How would a correction affect your home's value?
Bulletin for homeowners: House prices can fall. It’s happened before and, after years of strong price gains, it could happen again.
See what a downturn might look like for you over the next five years by using our Housing Correction Calculator. You can also use the calculator to check out what five more years of price gains would look like. Market numbers are shown going back to 1980 on a national average basis and for five big city markets across the country. The numbers shown here do not reflect the impact of inflation.
My home is worth:
After a 25 per cent correction, it would be worth:
That's a difference of:
Tip: Use the buttons above the chart to adjust the correction.
Is a big correction realistic?
Here, we see average home prices for different major housing markets going back to 1980. Cycle through these cities to see the largest corrections that occurred over the past several decades. You can also see what a severe correction of 25 per cent would look like.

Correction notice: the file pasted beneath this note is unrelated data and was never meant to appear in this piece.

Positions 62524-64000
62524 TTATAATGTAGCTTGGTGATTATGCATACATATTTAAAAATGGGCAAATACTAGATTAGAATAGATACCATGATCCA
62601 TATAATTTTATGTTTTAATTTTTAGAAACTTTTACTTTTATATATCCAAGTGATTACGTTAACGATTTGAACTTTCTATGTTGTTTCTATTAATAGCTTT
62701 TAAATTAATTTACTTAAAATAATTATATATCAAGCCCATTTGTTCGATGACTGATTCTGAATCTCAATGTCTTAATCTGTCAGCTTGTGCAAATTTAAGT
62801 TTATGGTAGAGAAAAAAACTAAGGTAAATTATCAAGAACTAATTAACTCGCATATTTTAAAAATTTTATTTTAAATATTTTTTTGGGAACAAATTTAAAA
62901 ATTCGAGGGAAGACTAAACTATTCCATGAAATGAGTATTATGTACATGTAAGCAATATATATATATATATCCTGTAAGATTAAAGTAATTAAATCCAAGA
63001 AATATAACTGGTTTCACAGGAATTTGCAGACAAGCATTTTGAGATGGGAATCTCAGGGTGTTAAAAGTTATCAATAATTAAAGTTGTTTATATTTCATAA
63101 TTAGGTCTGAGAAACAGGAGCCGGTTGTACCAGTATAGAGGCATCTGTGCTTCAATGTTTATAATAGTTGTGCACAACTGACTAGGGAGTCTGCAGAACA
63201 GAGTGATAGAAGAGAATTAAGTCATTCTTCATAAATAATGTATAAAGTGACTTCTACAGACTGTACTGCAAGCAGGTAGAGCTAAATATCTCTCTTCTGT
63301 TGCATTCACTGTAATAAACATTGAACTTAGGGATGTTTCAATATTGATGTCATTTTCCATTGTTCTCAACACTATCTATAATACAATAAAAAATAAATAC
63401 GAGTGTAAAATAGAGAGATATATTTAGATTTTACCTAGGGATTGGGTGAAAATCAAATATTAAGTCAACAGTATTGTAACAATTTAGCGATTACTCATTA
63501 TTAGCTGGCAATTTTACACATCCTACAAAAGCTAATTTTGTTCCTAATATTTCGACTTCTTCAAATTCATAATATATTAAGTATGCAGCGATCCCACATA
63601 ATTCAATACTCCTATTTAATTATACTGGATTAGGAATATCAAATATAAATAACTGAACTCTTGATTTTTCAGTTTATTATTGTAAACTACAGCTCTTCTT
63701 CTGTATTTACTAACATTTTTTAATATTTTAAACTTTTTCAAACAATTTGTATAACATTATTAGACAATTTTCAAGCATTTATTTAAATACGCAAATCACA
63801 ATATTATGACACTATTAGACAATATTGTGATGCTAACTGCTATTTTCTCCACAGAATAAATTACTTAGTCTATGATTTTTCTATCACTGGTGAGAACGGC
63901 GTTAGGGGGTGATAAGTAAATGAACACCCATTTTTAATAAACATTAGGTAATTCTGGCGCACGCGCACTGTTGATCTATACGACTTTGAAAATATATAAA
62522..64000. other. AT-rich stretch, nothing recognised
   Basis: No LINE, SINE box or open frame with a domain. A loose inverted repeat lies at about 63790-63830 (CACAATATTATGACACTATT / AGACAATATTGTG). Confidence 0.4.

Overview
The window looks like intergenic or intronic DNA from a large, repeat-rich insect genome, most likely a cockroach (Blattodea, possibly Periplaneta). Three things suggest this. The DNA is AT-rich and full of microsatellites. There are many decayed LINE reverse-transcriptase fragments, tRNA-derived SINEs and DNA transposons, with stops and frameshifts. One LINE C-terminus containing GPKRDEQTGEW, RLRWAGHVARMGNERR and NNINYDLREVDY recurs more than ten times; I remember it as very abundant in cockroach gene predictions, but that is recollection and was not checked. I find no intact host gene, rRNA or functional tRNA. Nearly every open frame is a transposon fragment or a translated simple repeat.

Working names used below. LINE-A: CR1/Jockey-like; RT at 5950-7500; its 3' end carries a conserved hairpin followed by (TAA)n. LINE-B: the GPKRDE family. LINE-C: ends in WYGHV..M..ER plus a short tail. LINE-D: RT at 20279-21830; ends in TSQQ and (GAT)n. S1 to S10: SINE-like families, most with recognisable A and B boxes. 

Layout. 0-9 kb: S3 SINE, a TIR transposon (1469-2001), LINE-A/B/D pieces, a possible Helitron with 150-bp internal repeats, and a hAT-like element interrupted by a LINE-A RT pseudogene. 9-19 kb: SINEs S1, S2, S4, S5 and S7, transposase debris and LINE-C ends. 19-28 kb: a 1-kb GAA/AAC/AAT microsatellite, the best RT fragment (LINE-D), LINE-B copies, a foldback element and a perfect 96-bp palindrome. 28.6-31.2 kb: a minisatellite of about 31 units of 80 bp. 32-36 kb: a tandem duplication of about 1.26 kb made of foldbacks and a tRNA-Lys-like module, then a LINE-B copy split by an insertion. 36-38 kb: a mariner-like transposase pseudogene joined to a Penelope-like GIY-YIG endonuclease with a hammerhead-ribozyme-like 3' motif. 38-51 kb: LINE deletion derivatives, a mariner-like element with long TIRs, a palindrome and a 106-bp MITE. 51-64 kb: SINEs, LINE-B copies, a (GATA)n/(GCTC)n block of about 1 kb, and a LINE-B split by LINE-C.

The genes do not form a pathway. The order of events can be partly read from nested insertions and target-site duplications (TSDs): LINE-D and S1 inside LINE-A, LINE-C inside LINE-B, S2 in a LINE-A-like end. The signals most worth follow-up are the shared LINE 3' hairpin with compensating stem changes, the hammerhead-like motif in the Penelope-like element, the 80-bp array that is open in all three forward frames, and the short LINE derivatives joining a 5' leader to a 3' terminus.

Toronto’s largest correction happened between 1989 and 1995, when home prices plummeted by 23 per cent. This decline followed a period of rampant price speculation in the Toronto market. Vancouver’s market has been highly volatile over the years – big gains, but also notable declines. Calgary’s market depends to a large extent on the health of the energy sector. You can see the energy industry’s struggles of the early 1980s reflected in the slumping real estate market of that period.
How do mortgage rates affect the housing market?
Note how the housing market’s big run since the mid-1990s coincides with a long decline in mortgage rates. There’s little room for mortgage rates to fall further in the years ahead; much more likely is a slow, steady rise in rates. Shown here are posted five-year mortgage rates, as tracked by the Bank of Canada.